Prof Robert Clancy
Robert Clancy is a native of Pittsburgh, Pennsylvania, USA, who received his Bachelor of Science degrees in mathematics and chemistry from Georgetown University and medical doctor degree from the Johns Hopkins University School of Medicine in Baltimore, Maryland. He performed his internship and residency training in general pediatrics at the Johns Hopkins Hospital and pediatric neurology and clinical neurophysiology fellowships at Stanford University Hospital in Palo Alto, California.
He joined the faculty of the Perelman School of Medicine at the University of Pennsylvania in 1981 and is now Professor Emeritus of Neurology and Pediatrics. He is the founder and former director of the Pediatric Regional Epilepsy Program of the Children’s Hospital of Philadelphia. His clinical and research interests include neonatal EEG, neonatal seizures, neuroprotection, pediatric EEG and epilepsy. He authored numerous peer-reviewed articles and co-authored the three-volume collection: “Atlas of Electroencephalography” and the interactive DVDs “The Normal Neonatal EEG” and “The Abnormal Neonatal EEG and Seizures”. He currently lives in Wayne, Pennsylvania and enjoys doting on daughters Maggie, Maira, Caitlin, Kelly and Laura and granddaughters Fiona and Kira.
Dr Anthony Hart
Tony Hart is a Consultant Paediatric Neurologist at Sheffield Children’s Hospital. He has a clinical and research interest in perinatal neurology, including improving prognostication following diagnosis of fetal neurological abnormalities, and unravelling differential diagnoses and prognostication in neonates. He was the chairperson for the team of neonatologists and neurologist who developed the British Paediatric Neurology Association’s Neonatal Neurology Course (NeoNATE Course), and is the chairman of the BPNA specialist interest group into perinatal neurology.
Prof Nadia Badawi
Professor Badawi is an internationally recognised neonatologist and expert in cerebral palsy and newborn brain conditions. In her role as Chair of Cerebral Palsy, she is responsible for implementing the strategic plan for cerebral palsy research priorities. Professor Badawi is renowned for her research on the outcomes of neonatal intensive care, neurodevelopmental outcomes following major cardiac and non-cardiac surgery, neonatal encephalopathy and cerebral palsy. Her reputation as a leading authority on cerebral palsy has ensured the Research Foundation has some of the world’s best research minds now working collaboratively and proactively to find ways to prevent, treat and cure cerebral palsy. She is also the Medical Director and Co-Head of the Grace Centre for Newborn Care at The Children’s Hospital Westmead.
Prof Mary Rutherford
Mary Rutherford trained as a paediatrician, specialising in neonatal neurology. She has worked with magnetic resonance imaging (MRI) for over 20 years. Her expertise is in the acquisition and interpretation of fetal and neonatal MRI of the brain. Her research interests include optimising MR sequences to allow objective quantification of both normal and abnormal brain development.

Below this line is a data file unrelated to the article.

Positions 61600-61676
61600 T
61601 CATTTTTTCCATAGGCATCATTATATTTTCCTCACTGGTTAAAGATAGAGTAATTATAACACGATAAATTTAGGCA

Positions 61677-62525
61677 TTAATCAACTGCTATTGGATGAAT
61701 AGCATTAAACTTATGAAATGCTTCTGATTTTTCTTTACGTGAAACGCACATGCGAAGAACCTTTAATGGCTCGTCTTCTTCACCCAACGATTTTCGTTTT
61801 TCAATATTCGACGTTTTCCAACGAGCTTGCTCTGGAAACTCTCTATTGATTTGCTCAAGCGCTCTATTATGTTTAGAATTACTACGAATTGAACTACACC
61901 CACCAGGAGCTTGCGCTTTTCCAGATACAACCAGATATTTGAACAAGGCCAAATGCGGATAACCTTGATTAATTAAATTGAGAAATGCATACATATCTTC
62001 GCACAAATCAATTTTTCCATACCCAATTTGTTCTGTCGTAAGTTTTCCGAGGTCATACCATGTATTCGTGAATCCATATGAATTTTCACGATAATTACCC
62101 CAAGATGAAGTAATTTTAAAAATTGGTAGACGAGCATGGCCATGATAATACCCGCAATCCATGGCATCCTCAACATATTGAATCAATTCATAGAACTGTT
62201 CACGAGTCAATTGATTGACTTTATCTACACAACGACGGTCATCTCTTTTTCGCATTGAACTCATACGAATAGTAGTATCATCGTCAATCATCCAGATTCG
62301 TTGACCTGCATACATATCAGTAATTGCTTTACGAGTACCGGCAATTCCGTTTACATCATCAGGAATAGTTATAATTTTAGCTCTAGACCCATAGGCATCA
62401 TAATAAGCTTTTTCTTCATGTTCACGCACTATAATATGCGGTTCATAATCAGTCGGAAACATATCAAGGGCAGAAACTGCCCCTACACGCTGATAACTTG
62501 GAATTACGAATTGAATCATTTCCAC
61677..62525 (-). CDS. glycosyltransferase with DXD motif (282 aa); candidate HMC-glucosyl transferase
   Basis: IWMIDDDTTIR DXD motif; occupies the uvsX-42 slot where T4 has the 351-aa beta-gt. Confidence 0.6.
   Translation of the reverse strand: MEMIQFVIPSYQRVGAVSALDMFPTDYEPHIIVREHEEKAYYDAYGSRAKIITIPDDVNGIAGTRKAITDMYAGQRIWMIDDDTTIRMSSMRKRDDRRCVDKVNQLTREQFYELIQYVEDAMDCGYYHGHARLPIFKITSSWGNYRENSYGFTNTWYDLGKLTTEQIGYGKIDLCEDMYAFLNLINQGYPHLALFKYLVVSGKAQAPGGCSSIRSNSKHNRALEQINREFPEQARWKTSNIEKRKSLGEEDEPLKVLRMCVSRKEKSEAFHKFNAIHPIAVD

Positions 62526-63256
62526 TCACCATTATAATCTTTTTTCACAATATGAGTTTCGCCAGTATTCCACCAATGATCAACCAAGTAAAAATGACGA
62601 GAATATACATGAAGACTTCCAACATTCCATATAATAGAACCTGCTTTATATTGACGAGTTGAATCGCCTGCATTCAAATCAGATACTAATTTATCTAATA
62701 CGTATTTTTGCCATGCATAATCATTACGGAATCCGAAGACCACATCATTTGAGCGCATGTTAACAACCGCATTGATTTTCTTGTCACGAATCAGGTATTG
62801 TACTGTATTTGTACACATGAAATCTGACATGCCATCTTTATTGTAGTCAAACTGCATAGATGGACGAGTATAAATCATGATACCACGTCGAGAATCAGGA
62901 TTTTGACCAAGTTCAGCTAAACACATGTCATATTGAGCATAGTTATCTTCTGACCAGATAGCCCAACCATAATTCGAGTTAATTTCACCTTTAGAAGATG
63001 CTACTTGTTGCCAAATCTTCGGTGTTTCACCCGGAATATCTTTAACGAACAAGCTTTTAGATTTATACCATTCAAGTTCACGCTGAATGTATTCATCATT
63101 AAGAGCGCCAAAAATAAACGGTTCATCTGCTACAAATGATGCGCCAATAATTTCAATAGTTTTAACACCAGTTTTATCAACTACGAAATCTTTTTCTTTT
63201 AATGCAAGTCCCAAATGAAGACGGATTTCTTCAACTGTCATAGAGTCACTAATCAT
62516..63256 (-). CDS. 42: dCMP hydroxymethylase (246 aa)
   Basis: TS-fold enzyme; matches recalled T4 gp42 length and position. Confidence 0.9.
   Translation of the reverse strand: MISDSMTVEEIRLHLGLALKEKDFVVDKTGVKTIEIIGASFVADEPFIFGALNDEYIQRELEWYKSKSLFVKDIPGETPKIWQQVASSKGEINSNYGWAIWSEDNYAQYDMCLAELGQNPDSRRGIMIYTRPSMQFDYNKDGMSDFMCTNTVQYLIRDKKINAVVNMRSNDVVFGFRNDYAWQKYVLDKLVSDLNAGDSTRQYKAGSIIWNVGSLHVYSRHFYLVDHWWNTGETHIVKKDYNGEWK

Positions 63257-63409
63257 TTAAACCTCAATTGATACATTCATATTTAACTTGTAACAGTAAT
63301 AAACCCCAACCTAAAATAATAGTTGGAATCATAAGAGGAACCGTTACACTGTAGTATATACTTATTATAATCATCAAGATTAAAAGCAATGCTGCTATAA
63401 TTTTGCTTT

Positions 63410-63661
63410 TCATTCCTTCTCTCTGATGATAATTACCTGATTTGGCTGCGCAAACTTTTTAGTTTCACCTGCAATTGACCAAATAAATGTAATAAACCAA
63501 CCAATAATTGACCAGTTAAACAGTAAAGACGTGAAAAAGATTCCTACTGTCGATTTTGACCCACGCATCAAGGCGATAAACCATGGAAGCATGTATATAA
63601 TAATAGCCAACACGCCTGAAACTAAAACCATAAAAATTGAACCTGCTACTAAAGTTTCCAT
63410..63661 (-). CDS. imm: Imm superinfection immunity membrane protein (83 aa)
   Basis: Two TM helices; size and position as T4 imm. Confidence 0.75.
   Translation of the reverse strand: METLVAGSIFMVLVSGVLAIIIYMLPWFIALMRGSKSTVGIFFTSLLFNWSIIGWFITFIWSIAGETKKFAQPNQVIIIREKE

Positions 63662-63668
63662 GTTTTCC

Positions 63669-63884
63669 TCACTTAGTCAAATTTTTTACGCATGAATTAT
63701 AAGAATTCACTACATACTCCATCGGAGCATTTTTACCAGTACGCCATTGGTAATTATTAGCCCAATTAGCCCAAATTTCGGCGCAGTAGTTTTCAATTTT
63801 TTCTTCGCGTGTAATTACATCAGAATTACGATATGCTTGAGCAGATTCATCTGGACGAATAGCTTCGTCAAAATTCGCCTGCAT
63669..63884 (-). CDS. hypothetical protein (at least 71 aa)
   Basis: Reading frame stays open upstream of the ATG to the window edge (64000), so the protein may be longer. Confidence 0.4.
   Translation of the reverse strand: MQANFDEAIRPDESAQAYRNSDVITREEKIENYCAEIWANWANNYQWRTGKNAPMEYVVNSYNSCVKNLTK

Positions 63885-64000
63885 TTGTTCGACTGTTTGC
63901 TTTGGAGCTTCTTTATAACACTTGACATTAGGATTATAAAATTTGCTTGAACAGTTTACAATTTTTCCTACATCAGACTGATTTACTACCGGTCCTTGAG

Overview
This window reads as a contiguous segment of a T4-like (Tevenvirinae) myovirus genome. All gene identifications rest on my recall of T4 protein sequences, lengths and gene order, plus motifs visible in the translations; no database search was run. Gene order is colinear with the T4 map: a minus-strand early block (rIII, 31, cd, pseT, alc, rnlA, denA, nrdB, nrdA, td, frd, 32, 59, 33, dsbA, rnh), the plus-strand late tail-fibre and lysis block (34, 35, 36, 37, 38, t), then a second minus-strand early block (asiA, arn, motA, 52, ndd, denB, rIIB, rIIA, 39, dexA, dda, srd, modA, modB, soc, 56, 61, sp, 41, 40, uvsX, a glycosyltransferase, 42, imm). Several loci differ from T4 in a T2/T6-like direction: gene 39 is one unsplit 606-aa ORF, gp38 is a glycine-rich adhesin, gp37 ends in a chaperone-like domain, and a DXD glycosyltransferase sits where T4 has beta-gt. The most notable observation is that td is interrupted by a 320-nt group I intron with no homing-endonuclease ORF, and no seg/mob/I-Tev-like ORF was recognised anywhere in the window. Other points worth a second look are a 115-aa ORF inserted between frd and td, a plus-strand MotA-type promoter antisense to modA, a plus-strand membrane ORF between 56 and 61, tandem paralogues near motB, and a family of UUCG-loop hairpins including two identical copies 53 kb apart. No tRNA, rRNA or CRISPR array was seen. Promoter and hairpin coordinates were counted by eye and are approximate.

She is employed by Kings College London and has an Honorary contract with Guys and St Thomas’ Trust (GSTT). She is funded by the Medical Research Council.
Prof Nikki Robertson
Professor Nikki Robertson trained in neonatal medicine in Melbourne and London after completing her medical training at the University of Edinburgh. Her interest in perinatal brain injury was kindled at the Hammersmith Hospital, London in the late 1990s, a time of exponential increase in our understanding of the evolution of brain injury after birth asphyxia. Since 2003 at UCL, Professor Robertson has used pre-clinical models to assess the safety and efficacy of additional therapies that can complement and synergize with therapeutic hypothermia, eg melatonin and human umbilical cord mesenchymal stem cells. She has worked with collaborators in Ghana and Uganda to optimize therapies for neonatal encephalopathy. In 2020, Professor Robertson took up a secondary appointment at the University of Edinburgh as Professor in Perinatal Neuroscience and is now leading her laboratory research at both UCL and Edinburgh.
Prof Sudhin Thayyil
Sudhin Thayyil MD, DCH, FRCPCH, PhD is head of the Weston group (Academic Neonatology) and Director of the Centre for Perinatal Neuroscience at Imperial College London. He was awarded an NIHR Clinician Scientist fellowship in 2011, followed by an NIHR advanced fellowship in 2019. His research is focussed on disease stratification and evaluation of novel neuroprotective therapies in neonatal encephalopathy using advanced magnetic resonance biomarkers. He leads one of the largest clinical research programs in neonatal encephalopathy in the world and have generated over £7 million research grant income and published over 100 papers. The ongoing studies led by his group include Heart Beat (heartbeat variability in Neonatal Encephalopathy), GENIE (Genomic Imaging in neonatal Encephalopathy), COMET (Cooling in Mild encephalopathy), HELIX (Hypothermia for Encephalopathy in low and middle-income countries trial, and the PREVENT (Prevention of Epilepsy by reducing Neonatal Encephalopathy) trial.
Dr Hermione Lyall
I am a consultant in paediatric infectious diseases at Imperial College Healthcare NHS Trust and honorary senior lecturer at Imperial College. I am interested in congenital infections and their prevention, particularly HIV and CMV. I run both HIV and other congenital infection clinics at St Mary’s Hospital in London, and I am ward-attending consultant for Paediatric Infectious Diseases 4 months per year.
I am a member of PENTA-ID and participate in HIV treatment trials for children. In 2018, I joined the board of the European Society for Paediatric Infectious Diseases (ESPID). At the 2018 ESPID meeting, I received the “Bill Marshall” award, my chosen lecture topic was “Lessons from HIV- Can we eradicate congenital Cytomegalovirus infection?” I have been actively involved in development of international courses for education for Paediatric Infections for many years (firstname.lastname@example.org).